View Full Version : White House Backs Bill to Collect Employee Pay Information from Businesses

07-22-2010, 11:00 AM
White House Backs Bill to Collect Employee Pay Information from Businesses

Thursday, July 22, 2010
By Penny Starr, Senior Staff Writer

Vice President Joe Biden on Tuesday said that Congress should pass the Paycheck Fairness Act, which amends the Civil Rights Act of 1964, including calling for the collection of data by the federal government about how much Americans workers are paid. (CNSNews.com/Penny Starr)(CNSNews.com) – The Obama administration is backing legislation that includes regulations requiring U.S. businesses to provide to the government data about employee pay as it relates to the sex, race and national origin of employees.

In an orchestrated effort that included a statement by President Barack Obama and an event at the White House featuring Vice President Joe Biden, Attorney General Eric Holder and Labor Secretary Hilda Solis, the president and his cabinet endorsed the Paycheck Fairness Act.

The House approved the act in 2009, but the Senate did not approve it. In the 111th Congress, both the House and the Senate have offered legislation that covers a wide range of workplace requirements and regulations, including training girls and women to become better at negotiating pay and benefits, and the establishment of a data base of U.S. workers’ pay in both the public and private sector.

At the White House on Tuesday, Biden was the keynote speaker at a Middle Class Task Force event where he told invited guests that the Obama administration is “on the right side of history” by passing legislation to ensure women are paid the same as their male counterparts.

“Women make up nearly half of all workers on U.S. payrolls, and two-thirds of families with children are headed either by two working parents or by a single parent who works,” Biden said.

“Yet, the workplace has, for the most part, not changed to reflect these realities – and it must. Closing the gender pay gap, helping parents keep their jobs while balancing family responsibilities, and increasing workplace flexibility – these are not only women’s issues, they are issues of middle class economic security,” he said.


Attorney General Eric Holder was at the White House event with Biden and pledged to crack down on American businesses that discriminate against employees based on sex, race or country of origin. (CNSNews.com/Penny Starr)In a White House-issued press release, the “enhancement of enforcement” is described as “a pledge by the Department of Justice and other enforcement agencies will coordinate and collaborate through investigations, litigation, policy guidance, data analysis, and public education efforts to make meaningful progress in closing the wage gap,” the press release stated.

“Already, the Justice Department, in conjunction with the EEOC and four of its district offices, has launched a robust and intensive pilot program to coordinate the investigation and litigation of charges against state and local government employers,” it added.

But critics charge that the Paycheck Fairness Act will be harmful to small businesses and the economy. The National Association of Manufacturers issued a statement about the bill in April.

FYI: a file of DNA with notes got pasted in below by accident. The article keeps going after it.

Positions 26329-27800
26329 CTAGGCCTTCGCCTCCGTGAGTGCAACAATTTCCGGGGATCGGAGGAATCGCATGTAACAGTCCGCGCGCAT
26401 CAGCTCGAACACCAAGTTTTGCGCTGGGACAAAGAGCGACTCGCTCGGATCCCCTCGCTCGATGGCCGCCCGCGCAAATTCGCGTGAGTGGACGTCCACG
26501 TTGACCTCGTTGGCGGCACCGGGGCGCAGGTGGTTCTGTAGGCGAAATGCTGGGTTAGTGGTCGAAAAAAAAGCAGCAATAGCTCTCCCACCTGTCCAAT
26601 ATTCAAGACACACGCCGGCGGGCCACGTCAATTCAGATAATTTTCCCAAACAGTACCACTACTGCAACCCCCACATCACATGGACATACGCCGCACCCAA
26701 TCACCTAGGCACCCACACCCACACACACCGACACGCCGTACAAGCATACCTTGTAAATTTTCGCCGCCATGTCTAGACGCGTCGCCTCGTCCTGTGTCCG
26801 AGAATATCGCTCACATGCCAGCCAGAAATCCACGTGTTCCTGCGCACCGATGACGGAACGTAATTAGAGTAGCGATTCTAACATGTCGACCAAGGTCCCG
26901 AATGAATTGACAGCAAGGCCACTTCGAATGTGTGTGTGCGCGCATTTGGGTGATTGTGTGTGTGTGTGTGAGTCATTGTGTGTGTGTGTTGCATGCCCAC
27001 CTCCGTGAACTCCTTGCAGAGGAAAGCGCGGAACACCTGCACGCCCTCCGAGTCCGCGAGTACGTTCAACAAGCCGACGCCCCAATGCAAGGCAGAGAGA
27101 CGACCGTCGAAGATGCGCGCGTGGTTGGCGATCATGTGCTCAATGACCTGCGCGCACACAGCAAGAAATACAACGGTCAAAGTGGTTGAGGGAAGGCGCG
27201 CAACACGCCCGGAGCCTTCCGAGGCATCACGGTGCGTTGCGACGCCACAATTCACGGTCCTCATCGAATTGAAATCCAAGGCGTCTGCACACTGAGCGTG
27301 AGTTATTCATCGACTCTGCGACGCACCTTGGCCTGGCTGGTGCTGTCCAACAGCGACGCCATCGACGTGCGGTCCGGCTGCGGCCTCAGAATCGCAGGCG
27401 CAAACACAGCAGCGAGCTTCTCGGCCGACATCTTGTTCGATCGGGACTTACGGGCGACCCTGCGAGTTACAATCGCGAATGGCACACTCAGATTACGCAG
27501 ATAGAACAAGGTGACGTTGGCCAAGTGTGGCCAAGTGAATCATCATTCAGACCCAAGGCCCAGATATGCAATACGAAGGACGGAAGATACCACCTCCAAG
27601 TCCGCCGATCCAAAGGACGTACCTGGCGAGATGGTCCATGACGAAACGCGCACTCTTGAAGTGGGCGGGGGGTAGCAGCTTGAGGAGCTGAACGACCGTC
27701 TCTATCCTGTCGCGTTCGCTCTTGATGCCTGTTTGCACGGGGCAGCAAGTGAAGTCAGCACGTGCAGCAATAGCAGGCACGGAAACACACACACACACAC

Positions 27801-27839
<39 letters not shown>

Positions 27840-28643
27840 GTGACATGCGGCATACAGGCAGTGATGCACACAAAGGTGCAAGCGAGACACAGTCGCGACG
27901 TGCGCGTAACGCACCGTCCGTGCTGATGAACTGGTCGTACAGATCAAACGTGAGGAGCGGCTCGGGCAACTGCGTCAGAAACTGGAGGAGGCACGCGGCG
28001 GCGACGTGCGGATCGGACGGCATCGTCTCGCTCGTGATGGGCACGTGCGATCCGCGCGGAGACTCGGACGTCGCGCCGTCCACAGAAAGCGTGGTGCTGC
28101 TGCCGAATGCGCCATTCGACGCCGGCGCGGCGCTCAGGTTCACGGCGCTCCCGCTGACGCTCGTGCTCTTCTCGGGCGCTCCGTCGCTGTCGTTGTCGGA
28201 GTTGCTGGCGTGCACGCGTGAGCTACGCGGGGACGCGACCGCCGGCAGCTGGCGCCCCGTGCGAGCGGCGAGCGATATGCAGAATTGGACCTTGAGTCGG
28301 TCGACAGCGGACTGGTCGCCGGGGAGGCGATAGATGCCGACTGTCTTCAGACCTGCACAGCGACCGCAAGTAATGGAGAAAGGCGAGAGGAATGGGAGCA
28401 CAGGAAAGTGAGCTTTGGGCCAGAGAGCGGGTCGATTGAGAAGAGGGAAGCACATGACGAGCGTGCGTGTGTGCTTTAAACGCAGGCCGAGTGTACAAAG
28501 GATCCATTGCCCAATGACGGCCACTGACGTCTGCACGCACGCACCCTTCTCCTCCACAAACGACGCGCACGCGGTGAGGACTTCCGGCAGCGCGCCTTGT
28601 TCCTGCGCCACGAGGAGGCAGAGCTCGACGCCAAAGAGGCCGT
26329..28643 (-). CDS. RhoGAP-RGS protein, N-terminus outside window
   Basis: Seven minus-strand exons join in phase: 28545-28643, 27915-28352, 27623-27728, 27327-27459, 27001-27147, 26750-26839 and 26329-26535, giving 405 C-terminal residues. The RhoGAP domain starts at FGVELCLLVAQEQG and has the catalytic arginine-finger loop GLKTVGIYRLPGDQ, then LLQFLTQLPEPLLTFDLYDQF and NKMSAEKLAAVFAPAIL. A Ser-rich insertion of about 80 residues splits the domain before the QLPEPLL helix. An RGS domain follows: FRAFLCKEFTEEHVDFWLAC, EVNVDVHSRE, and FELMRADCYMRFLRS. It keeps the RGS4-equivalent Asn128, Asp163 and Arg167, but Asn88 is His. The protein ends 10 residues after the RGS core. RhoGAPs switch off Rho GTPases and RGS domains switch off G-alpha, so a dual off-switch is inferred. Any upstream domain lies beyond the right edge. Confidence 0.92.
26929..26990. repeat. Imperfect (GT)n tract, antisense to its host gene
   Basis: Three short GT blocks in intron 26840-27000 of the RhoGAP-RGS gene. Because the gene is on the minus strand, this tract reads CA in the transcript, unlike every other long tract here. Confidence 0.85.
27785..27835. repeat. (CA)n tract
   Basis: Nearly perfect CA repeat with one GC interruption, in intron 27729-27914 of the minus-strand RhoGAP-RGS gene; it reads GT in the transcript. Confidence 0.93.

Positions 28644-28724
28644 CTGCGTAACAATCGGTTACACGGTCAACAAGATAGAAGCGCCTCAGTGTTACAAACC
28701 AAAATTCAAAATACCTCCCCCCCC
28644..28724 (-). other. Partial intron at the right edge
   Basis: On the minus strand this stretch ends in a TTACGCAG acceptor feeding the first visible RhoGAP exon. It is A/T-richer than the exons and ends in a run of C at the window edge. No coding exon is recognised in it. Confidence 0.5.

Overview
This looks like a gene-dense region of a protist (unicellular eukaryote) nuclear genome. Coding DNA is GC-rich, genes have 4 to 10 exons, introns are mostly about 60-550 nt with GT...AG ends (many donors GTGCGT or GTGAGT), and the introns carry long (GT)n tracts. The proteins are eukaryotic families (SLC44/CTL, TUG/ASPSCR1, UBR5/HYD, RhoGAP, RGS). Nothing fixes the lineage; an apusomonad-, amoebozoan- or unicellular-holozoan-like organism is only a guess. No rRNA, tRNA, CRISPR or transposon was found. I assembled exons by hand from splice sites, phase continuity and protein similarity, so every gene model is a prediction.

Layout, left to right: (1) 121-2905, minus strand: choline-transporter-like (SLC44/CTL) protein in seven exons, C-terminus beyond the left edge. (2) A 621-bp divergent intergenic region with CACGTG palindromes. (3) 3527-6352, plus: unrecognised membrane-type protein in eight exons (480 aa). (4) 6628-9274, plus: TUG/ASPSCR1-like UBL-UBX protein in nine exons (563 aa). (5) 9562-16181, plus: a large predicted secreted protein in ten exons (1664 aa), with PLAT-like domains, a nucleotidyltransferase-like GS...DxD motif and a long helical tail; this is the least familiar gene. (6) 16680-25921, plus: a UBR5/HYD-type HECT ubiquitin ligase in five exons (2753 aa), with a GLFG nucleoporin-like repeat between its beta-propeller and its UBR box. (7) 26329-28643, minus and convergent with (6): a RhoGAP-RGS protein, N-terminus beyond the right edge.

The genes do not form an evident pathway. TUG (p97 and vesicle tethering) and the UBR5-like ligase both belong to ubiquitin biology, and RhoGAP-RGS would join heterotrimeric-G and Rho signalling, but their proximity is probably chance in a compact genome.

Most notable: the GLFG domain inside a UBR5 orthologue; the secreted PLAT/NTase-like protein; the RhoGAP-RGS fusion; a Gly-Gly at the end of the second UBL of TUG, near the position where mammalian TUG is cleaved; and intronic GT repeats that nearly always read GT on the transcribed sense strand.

“The Paycheck Fairness Act, which purports to prevent instances of illegal gender-based discrimination, could outlaw many legitimate practices employers use to set employee pay rates, even where there is no evidence of intentional discrimination and employers act with reasonable belief that their pay policies are lawful,” the statement said.

“Manufacturers strongly oppose unlawful discrimination in any form, but the Paycheck Fairness Act would impose unparalleled government control over how employees are paid, among even the nation’s smallest businesses,” it added.

“It would drastically alter the Equal Pay Act to allow unprecedented penalties of unlimited punitive and compensatory damages in cases of alleged discrimination,” the statement said.

James Sherk, Bradley Fellow in Labor Policy in the Center for Data Analysis at conservative The Heritage Foundation, said that the law would be a boon to trial lawyers seeking damages from employers for their clients and would allow the courts to “micro-manage” American businesses.

First of all, the IRS already collects a huge amount of information on Americans but secondly, this will just backfire spectacularly.

That old lie about the 77 cents is being trotted out again. What they will discover (and what every manager already knows) is that many women do not put as much time in on the job as their male counterparts. Women take time off to have kids and when they return to work they want hours that allow them to leave early to pick kids up or attend attend kid-related functions. A lot of women go to part-time until their kids are in middle school or high school; others want to job-share. None of them want to travel.

A woman who works exactly like a man gets paid the same. It would be completely unfair to compensate a woman exactly like her male colleague when over a 10 year period he'd showed up during all 10 years and she had been actually working only 7 of those 10 years when you add up all the hours.

CNS ( http://www.cnsnews.com/news/article/69746)